Document Detail

Disseminated Intravascular Coagulation (DIC) at an Early Phase of Trauma Continuously Proceeds to DIC at a Late Phase of Trauma.
MedLine Citation:
PMID:  22275391     Owner:  NLM     Status:  Publisher    
The data from 254 patients with severe trauma were retrospectively analyzed. The patients were subdivided into disseminated intravascular coagulation (DIC) and non-DIC. There was a difference in the incidence of the continuous progression from the early to late phase of DIC between the patients with and without DIC on day 0. While 2 of 9 patients who newly developed late-phase DIC were complicated with sepsis, none of the 32 patients who showed a continuous progression of DIC from the early to late phase of trauma developed sepsis. The DIC and Sequential Organ Failure Assessment scores on day 0 were independent factors that predicted the continuous progression of the DIC from the early to late phase of trauma. Trauma itself, but not sepsis, contributes to the continuous progression of DIC from the early to late phase of trauma. The severity of DIC and organ dysfunction are involved in the pathogenesis of this continuous progression.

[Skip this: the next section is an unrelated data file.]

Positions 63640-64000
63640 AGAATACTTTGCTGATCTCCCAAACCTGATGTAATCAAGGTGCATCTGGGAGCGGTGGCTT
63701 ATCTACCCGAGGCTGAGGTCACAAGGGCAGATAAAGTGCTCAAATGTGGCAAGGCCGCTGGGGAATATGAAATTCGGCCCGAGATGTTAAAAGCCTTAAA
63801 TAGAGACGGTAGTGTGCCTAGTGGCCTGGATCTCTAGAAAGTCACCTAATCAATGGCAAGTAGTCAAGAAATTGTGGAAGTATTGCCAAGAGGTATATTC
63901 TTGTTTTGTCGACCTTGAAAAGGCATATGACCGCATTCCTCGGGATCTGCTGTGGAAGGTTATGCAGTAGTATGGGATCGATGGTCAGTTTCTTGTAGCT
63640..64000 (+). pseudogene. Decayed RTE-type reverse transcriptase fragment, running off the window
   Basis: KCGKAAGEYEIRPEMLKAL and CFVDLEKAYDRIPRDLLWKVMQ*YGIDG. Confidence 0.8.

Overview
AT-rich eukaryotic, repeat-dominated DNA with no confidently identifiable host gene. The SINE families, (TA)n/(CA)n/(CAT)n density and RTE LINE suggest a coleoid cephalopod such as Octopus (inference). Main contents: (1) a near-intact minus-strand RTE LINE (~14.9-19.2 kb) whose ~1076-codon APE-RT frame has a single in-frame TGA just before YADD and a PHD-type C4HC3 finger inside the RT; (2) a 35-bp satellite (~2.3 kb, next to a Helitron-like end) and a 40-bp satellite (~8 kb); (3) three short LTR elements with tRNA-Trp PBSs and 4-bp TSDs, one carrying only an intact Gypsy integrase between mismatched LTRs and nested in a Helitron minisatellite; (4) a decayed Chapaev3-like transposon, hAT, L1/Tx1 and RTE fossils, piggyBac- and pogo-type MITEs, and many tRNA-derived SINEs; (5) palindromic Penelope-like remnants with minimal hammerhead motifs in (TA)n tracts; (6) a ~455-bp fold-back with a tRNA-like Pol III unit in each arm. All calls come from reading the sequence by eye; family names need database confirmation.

Hiromoto Murakami; Satoshi Gando; Mineji Hayakawa; Atsushi Sawamura; Masahiro Sugano; Nobuhiko Kubota; Shinji Uegaki; Subrina Jesmin
Publication Detail:
Type:  JOURNAL ARTICLE     Date:  2012-1-23
Journal Detail:
Title:  Clinical and applied thrombosis/hemostasis : official journal of the International Academy of Clinical and Applied Thrombosis/Hemostasis     Volume:  -     ISSN:  1938-2723     ISO Abbreviation:  -     Publication Date:  2012 Jan 
Date Detail:
Created Date:  2012-1-25     Completed Date:  -     Revised Date:  -    
Medline Journal Info:
Nlm Unique ID:  9508125     Medline TA:  Clin Appl Thromb Hemost     Country:  -    
Other Details:
Languages:  ENG     Pagination:  -     Citation Subset:  -    
Division of Acute & Critical Care Medicine, Department of Anesthesiology & Critical Care Medicine,Hokkaido University Graduate School of Medicine,Sapporo, Japan.
Export Citation:
APA/MLA Format     Download EndNote     Download BibTex
MeSH Terms

From MEDLINE®/PubMed®, a database of the U.S. National Library of Medicine

Previous Document:  Quality of INR Control and Outcomes Following Venous Thromboembolism.
Next Document:  Prothrombotic Genetic Risk Factors in Stroke : A Possible Different Role in Pediatric and Adult Pati...